I also said that Bruce Wayne/Batman is a weakling, but that’s really unfair, isn’t it? His real problem is that he can’t get away from the weight of his psychological origin. (The Joker certainly has managed that.) To take one of David Fiore’s favorite superheroes as an analytical foil to Batman: Spider-Man has a psychological origin similar to Batman’s, involving the murder of a parent figure. Peter Parker, though, gets a lesson out of his Uncle Ben’s murder—with great power comes great responsibility!—which he can internalize and use as a moral guiding principle. The murders of Bruce Wayne’s parents are entirely negative—they show young Bruce that the world is an unjust place, and he must invent Batman to fill the moral void he’s discovered in the world. How much bleaker is Batman’s story! Bleaker still, Batman isn’t allowed to internalize. Decades after his origin, in DKR, he’s still driven obsessively by his parents’ murders. It’s not any current injustices in the world which inspire the return of the Batman, but The Mark of Zorro, triggering a flashback to Batman’s formative trauma. He just can’t get away from it! Except, listen to his final lines in the book:

It begins here—an army—to bring sense to a world plagued by worse than thieves and murderers… This will be a good life… Good enough.

Happy day for Batman! That sure sounds to me like he’s finally happy, finally let go of his obsessions, ready to pursue justice for its own sake. And to reach this point, he only had to fail the Rorschach test, conquer Gotham City (with the help of a nuclear explosion and some former Mutant Gang members), fake his own death, blow up Wayne Manor, give Alfred a heart attack… Well, we are in the realm of grim ‘n’ gritty, aren’t we?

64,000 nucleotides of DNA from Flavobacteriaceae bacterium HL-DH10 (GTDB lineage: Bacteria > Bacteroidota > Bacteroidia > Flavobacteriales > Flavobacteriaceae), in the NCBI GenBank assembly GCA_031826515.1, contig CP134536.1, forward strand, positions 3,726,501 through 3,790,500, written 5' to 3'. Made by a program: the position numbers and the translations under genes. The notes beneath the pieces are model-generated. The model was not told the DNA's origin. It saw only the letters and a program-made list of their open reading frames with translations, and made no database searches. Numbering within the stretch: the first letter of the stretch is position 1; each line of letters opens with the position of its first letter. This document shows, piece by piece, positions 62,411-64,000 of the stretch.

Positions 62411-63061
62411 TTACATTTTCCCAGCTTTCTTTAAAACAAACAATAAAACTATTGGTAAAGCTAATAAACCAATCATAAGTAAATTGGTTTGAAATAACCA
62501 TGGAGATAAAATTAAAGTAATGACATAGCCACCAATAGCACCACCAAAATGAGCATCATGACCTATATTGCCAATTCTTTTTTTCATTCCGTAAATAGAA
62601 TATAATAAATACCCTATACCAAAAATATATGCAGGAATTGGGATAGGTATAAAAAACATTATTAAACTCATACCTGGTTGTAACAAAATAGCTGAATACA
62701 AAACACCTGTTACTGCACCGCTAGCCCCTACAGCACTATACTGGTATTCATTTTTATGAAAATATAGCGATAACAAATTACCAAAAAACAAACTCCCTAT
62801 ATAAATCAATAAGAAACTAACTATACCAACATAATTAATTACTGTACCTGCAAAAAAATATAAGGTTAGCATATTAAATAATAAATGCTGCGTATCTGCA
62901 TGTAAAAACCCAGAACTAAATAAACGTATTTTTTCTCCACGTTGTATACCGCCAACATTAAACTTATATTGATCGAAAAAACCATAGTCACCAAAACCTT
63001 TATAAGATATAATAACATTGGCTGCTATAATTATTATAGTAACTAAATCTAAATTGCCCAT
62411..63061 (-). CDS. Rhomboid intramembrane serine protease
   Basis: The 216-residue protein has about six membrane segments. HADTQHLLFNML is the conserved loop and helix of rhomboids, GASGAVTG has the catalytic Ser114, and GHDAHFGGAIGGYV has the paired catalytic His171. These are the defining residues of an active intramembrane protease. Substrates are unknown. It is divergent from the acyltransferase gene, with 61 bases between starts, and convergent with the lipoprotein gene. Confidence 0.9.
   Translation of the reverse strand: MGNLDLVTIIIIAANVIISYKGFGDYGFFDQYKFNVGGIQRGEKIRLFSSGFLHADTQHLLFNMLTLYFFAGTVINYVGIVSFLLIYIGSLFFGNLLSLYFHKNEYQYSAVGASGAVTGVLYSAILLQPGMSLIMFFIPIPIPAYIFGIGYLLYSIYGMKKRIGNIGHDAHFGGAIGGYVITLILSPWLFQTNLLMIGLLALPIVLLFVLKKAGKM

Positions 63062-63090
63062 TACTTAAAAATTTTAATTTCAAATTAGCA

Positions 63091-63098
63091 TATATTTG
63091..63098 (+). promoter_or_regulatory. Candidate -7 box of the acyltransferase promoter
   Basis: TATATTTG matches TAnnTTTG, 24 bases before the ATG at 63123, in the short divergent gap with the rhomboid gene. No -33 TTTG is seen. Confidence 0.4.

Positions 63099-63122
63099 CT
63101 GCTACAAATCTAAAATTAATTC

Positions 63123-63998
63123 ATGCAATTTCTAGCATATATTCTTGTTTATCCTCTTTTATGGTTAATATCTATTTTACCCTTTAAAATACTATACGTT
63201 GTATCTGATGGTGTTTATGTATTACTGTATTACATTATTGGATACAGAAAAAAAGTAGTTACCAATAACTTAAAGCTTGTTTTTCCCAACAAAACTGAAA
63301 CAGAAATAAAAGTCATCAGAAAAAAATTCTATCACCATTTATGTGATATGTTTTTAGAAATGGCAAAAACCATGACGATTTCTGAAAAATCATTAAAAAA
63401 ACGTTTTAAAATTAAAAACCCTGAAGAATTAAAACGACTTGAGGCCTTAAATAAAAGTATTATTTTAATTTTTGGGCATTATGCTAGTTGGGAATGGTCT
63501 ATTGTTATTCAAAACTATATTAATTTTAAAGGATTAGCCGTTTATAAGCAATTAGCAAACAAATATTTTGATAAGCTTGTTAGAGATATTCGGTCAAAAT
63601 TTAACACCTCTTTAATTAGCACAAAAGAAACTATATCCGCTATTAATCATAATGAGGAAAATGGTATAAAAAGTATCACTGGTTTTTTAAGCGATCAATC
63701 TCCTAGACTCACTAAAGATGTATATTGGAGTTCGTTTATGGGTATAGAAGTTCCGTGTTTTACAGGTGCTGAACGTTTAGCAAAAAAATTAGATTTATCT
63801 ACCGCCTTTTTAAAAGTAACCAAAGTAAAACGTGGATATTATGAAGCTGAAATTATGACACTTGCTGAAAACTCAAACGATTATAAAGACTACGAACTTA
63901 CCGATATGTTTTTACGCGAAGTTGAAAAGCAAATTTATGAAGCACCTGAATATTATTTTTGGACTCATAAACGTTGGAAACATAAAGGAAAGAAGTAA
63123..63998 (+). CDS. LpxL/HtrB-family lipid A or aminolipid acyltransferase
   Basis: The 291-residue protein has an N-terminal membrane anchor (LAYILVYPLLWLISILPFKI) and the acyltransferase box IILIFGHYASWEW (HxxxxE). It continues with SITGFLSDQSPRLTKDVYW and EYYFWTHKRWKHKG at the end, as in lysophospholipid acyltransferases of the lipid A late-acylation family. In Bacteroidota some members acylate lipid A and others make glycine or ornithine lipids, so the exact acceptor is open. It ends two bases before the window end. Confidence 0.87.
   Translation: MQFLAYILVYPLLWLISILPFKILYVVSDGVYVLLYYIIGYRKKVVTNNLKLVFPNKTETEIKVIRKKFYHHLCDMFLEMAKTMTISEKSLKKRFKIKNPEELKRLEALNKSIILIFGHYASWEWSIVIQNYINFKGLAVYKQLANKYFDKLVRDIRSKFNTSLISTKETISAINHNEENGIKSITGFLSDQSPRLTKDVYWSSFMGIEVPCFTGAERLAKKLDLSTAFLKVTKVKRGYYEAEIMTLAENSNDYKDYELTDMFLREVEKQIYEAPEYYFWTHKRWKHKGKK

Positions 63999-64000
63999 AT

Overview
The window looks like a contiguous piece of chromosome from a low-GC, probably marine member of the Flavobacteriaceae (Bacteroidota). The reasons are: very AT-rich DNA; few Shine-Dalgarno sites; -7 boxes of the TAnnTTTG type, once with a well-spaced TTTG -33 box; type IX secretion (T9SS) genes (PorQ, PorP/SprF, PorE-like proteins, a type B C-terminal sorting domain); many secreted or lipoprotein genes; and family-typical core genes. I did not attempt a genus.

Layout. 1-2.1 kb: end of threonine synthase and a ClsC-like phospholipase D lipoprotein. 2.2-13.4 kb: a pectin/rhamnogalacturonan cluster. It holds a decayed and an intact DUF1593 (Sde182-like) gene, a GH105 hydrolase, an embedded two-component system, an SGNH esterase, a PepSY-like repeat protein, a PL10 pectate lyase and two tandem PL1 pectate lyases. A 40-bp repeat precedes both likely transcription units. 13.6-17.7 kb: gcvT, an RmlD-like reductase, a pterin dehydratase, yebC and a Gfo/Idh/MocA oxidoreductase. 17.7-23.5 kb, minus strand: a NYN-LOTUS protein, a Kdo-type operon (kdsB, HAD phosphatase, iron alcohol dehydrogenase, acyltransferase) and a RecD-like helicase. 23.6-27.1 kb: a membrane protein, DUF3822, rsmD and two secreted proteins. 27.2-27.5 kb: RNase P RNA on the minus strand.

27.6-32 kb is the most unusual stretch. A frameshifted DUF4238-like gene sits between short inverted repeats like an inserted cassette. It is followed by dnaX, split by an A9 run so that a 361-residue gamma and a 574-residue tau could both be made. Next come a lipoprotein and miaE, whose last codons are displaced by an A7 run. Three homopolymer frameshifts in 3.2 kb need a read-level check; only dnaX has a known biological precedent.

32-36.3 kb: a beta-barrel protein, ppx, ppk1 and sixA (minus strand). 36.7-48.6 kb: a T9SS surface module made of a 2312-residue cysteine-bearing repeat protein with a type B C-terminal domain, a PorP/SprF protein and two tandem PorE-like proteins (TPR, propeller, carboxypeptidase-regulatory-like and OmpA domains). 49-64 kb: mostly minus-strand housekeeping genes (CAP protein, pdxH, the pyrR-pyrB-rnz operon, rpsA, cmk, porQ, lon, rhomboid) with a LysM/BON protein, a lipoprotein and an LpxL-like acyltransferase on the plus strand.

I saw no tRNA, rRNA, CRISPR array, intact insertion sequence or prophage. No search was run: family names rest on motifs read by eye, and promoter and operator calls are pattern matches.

(Totally unrelated to anything else: Turn to page 102, see the third tv panel, the lawyer talking about the Mutant Leader. That red hair, those dark glasses… Could it be? A cameo appearance by Matthew Murdock!)


  1. David Fiore says:

    Good stuff Steven!

    Instructive comparison between Batman & Spider-Man–I think the key with Peter Parker is that he gets his powers before he suffers through his defining trauma, unlike Bruce, who derives his “power” directly from the trauma itself… I’ll have more to say once I’ve actually re-read DKR! I got a little behind on things this weekend…



    — 16 February 2004 at 6:10 am (Permalink)

  2. Steven says:

    That’s good, Batman gets his power from trauma. So do his villains, I guess. (Are there many supervillains whose origins involve some tragedy? I can think of Dr. Doom…)

    Speaking of “supervillains,” though, I think that whole moral binary opposition of “heroes vs. villains” takes a harsh beating in DKR, not least through the way the thematic parallels between Batman, Two-Face, and the Joker are played up.

    — 16 February 2004 at 5:52 pm (Permalink)